Gestational diabetes guidelines
The guideline provides evidence-based recommendations for the screening and diagnosis of both probable undiagnosed type 2 diabetes and gestational diabetes in pregnancy to improve neonatal and maternal outcomes. It is expected that approximately 600 more women will be diagnosed with type 2 diabetes early in pregnancy and 1200 more women will be diagnosed with gestational diabetes as a result of this guideline being implemented.
Referrals to Green Prescriptions for pregnant women (at risk of gestational diabetes)
A Green Prescription (GRx) is a health professional’s written advice to a patient to become more active and improve their nutrition. Lead Maternity Carers of women with, or at risk of, gestational diabetes will be encouraged to refer to the GRx initiative. The expected referral rate is 50%. Between 3000 and 4000 women a year are diagnosed with gestational diabetes, this is approximately 6% of women who give birth each year.
Broad population approaches
Health Star Rating promotion
The Health Star Rating is a voluntary front-of-pack nutrition labelling system developed for use in New Zealand and Australia. Health Stars help consumers to make better informed, healthier choices quickly and easily. A consumer campaign will commence in March 2016.
Marketing and advertising to children
Children’s food choices and requests are strongly influenced by advertising. Advertising in New Zealand is self-regulated by the Advertising Standards Authority (ASA), which is funded by industry. The ASA will undertake a review of the Code for Advertising to Children and the Children’s Code for Advertising Food.
Partnership with industry
Food and beverage industry leaders are keen to work in partnership with the government and already have a number of initiatives underway. Discussions have been held on the role industry can play in helping to address childhood obesity. These discussions have included the possibility of voluntary industry pledges, and changes to food labelling, marketing and advertising to children.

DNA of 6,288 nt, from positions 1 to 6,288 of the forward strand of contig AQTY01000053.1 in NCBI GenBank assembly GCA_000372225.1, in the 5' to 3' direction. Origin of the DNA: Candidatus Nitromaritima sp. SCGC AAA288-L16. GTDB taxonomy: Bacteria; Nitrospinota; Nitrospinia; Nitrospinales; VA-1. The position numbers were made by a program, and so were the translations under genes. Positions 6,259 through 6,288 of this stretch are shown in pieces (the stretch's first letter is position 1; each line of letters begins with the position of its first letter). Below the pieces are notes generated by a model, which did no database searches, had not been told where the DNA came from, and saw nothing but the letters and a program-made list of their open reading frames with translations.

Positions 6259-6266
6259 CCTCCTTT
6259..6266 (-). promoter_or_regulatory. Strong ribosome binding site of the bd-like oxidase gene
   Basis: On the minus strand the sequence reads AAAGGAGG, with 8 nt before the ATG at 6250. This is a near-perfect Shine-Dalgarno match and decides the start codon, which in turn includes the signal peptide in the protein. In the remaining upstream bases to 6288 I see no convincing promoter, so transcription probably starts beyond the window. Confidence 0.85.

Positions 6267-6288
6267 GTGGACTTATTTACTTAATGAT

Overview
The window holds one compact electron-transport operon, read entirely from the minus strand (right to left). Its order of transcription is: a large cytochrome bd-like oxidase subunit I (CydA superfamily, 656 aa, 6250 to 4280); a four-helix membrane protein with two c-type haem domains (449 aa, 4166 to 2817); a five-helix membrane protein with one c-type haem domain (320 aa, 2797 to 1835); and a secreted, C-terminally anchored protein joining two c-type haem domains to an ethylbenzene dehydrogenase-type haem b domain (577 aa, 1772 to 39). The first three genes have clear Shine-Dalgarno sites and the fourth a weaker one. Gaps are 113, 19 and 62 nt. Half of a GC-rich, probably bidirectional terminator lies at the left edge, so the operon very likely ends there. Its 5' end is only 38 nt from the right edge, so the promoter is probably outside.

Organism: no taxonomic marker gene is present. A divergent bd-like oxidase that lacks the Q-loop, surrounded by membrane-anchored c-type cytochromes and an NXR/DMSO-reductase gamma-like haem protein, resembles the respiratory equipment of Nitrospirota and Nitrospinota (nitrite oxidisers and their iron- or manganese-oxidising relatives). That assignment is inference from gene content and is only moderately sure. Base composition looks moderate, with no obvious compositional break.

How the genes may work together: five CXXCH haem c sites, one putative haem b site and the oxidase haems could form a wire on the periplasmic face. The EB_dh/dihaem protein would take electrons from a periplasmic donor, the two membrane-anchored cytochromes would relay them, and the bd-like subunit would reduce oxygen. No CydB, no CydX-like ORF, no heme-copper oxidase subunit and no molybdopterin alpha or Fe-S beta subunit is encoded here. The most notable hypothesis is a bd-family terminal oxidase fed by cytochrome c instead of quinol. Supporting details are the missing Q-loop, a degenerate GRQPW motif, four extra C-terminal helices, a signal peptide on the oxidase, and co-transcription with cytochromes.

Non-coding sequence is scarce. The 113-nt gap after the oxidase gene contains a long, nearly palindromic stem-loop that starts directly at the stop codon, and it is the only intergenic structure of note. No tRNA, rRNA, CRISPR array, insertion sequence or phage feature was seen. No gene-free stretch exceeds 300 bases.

Information and resources for general public
The Ministry of Health and the Health Promotion Agency will develop additional nutrition and physical activity advice for the public. Having accurate and easily accessible information is important to help people make better choices about food and physical activity.
Public awareness campaign
A national media campaign launched in November 2015 focused on childhood obesity and targeted parents and caregivers of children aged under 18 years of age. You can find out more about the campaign and get affordable family meal and activity ideas on the Eat Move Live website.
Play.sport aims to improve the quality and quantity of physical education and sport in schools. Play.sport is a national approach and aligned with recently released global best practice for achieving quality physical education and physical activity. It will be phased in at sites from Term 1, 2016.
Physical activity guidelines for under-5s
Active Movement is a set of resources for those who care for under-5s. The resources cover age and stage appropriate fundamental movement skills, activities and information. The evidence to support physical activity, fundamental movement skills, sedentary behaviour and sleep is being reviewed. The Active Movement resources will be updated in line with current evidence.